I've often watched him in the height of a storm, while his tender was roped on to one of the monster passenger ships, and but for his unerring judgment in the directions he gave, many an accident would probably be reported against him.
The strain to which his lifework subjected him must have been awful, and it told somewhat on his once robust frame, for though he risked much, he never forgot for an instant what his duties were to his employers, and faithful and much respected employee that he has been, he kept his duty to the Clyde Shipping Co. ever prominently before him, and though his courage was wonderful, he never for an instant alllowed it to bear the impress of bad judgment.
He knew exactly what he and his ship were capable of accomplishing, and beyond that no power could make him go. It is often said, and I believe in perfect truth, that Queenstown has never had a man in command who could intercept a liner or handle a vessel in bad weather with such skill as Capt. Tobin, and knowing every current as he does, and with that lynx-eye that was his, he seemed to know by a glance wen a storm was in store or about to blow out.
His knowledge and experience were valuable assets to the entire shipping interests of the port. The countless thousands who have been carried by his tender on part of the way to or from America owe him much for his safe guidance, and the humblest exile was as much a consideration with him as the wealthiest of magnates.
The evolution of shipping durring his active career has been astonishing, and it was all the same to him, for with the biggest of the leviathans as well as the smallest, he by his magnificent judgment was equal to every demand and thus he contributed in no small way to the great good name which our port is credited with amongst all shipping authorities.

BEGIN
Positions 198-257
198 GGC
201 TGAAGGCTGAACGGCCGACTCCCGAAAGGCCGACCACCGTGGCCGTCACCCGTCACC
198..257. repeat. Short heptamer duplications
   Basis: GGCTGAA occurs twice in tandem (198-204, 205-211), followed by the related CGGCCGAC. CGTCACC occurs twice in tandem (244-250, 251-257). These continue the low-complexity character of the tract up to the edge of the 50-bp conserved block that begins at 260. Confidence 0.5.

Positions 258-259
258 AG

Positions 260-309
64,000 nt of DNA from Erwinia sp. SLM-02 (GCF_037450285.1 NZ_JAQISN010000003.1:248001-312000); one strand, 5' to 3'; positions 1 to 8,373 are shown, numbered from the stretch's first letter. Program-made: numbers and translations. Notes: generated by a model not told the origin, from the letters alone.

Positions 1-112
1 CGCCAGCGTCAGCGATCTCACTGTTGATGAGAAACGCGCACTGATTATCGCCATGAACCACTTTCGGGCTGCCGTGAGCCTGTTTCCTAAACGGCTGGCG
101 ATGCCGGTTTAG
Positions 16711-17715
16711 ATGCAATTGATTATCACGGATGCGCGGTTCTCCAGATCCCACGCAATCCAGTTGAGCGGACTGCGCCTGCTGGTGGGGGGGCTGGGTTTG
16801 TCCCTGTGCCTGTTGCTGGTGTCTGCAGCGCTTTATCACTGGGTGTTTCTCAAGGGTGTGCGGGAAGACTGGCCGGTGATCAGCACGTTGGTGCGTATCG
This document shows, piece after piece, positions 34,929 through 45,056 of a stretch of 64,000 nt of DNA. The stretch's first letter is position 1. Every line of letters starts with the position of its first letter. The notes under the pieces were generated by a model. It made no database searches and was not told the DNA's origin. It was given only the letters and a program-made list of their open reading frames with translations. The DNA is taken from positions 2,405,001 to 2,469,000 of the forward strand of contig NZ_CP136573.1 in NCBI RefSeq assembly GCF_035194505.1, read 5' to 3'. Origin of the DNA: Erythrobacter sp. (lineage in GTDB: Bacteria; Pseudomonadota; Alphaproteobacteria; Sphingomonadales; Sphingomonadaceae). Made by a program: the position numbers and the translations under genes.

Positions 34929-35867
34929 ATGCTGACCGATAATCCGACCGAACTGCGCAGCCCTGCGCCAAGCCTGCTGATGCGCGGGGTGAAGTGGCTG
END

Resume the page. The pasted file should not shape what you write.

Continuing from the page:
The news of his retirement marks the severance of a man of commanding worth - one who has served every interest he represented, or for which he was responsible, with a devotion that no man could improve on, and hence the sincerely expressed hope that his well deserved rest may be extended over many years.

(Now if Phil would fix the photo thingy, I could post his pickchur)
 

Senan Molony

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your_image.gif


To answer questions about the relative importances of the Titanic disaster versus the Home Rule Bill, these are the side-by-side headline treatments in the Cork Examiner for Tuesday April 16, 1912 as news breaks of the sinking.

These headlines have been pushed together in the image, but each story is given equal prominence, both garnering three full columns of the six-columns of the inside page. Both these headlines are on the same page.

The difference is that the details of the Titanic disaster are meagre, but there are lots of related stories. Meanwhile the Home Rule coverage continues overleaf for a full three pages. Saturation reportage of the issue, in other words.